A loyal MR reader asks…

What do you think the world would look like if everyone knew as much about Economics as you do?

I imagine many facets of the world would remain the same.  For example, demand curves would still slope downward and to the right.  But what of politics?  Would politics change?  Would libertarianism remain a defensible political position?  It seems to me that much of what makes libertarianism so desirable is the public choice problem.  We’re rationally ignorant, and probably somewhat irrational as well.  Would a moderate left-leaning position such as Matt Yglesias’s suddenly become much more tenable?

With all due respect to myself, I doubt if politics would improve much.  To flesh out the scenario a bit, it can’t be that everyone is a clone of me.  Sex aside, who would fix my computer, leave comments on this blog, or do all the talking at cocktail parties? 

Once a reasonable degree of human diversity is introduced, coalitions need to be built.  Building coalitions requires politics.  That includes compromises, horse-trading, shading the truth, and so on.  "Me as politician" is not an especially wonderful vision.  If I acted like Tyler the blogger, I would lose power very quickly.  Even if I stayed in office.  Having some "me’s" in the voting booth wouldn’t much change this.

We might avoid a few total bonehead policies, if only by shifting the bargaining point.  But government wouldn’t become much more efficient, at least not as long as coalitions need to be built.

The costs of building coalitions are also a neglected element in the theory of organizations.  Even in the private sector, once we consider cohesion and morale, businesses have many fewer degrees of freedom than we might think.  That is why merit pay and prediction markets are not as common as an economist might expect.  Too often those institutions put people at odds with each other.

So don’t even think of voting for me, for Alex, or for whomever you might think of as smart.  Vote instead for someone who shares one or two core values with you, and is a good coalition builder.  And then make sure that their coalition doesn’t violate those core values.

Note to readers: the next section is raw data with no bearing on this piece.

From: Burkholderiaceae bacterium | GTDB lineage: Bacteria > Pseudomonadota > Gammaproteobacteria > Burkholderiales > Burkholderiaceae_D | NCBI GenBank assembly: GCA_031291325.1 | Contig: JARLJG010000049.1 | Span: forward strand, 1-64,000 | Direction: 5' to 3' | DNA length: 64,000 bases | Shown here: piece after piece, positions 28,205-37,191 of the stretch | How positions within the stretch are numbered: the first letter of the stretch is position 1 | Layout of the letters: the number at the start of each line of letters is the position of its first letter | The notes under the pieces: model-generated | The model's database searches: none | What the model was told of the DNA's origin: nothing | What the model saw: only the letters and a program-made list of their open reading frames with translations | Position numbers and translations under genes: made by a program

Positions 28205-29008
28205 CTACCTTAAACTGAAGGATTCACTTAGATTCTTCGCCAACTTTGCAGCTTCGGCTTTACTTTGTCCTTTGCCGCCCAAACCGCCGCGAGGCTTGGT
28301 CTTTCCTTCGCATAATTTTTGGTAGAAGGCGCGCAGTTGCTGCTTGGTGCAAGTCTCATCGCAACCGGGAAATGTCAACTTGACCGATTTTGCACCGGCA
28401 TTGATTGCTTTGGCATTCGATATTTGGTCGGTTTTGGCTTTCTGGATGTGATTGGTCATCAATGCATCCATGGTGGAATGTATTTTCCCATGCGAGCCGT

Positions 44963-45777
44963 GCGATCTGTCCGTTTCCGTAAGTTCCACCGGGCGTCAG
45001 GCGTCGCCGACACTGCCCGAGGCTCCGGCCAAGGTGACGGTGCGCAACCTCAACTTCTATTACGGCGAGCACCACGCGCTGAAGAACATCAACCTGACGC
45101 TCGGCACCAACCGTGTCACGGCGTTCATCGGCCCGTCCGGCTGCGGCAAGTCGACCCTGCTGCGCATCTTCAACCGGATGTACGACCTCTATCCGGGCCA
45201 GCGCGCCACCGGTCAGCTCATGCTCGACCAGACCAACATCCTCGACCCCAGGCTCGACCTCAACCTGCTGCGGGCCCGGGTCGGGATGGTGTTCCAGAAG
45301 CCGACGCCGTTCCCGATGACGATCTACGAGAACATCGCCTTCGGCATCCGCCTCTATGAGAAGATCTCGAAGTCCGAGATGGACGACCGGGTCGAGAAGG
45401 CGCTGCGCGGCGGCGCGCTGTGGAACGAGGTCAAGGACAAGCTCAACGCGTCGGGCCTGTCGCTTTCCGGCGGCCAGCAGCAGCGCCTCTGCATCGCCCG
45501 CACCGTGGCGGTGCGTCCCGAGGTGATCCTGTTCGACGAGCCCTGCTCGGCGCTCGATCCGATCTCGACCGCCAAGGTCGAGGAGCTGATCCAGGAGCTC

Addendum: Matt Yglesias chips in.


A Cobden and Bright situation? Ben Franklin, Thomas Paine, James Madison etc.?

Instead of the apparently mind-bending task of imagining Tyler as one who blabs at cocktail parties and loves "horse trading," why not try imagining a world in which some media stars had become enraptured by Ronald Reagan's vision ... which led to a lot of young politicians, musical artists, news reporters and brilliant academics openly and enthusiastically embracing various positions ranging from traditional Regains to Harry Brownies to David Friedman... and among the throng were plenty who loved to chat at parties and loved to do the horse trading and coalition building necessary.

Such a world would create space for a lot more Sam Waltons, Thomas Edisons, and Melinda Gateses.

Am I totally off, or is the loyal MR reader off on what public choice theory is? I was unser the impression that it has nothing to do with irrationality, but rather to do with the units of interest --i.e. is the the Minister of Public Welfare making decisions in the interest of public welfare or in the interests of the Minister of Public welfare (and his/her family, etc.) In this sense it has strong parallels in Richard Dawkins' Selfish Gene (and for that matter the Extended Phenotype).

I think that if people were much smarter on average, the world would be a much better place.


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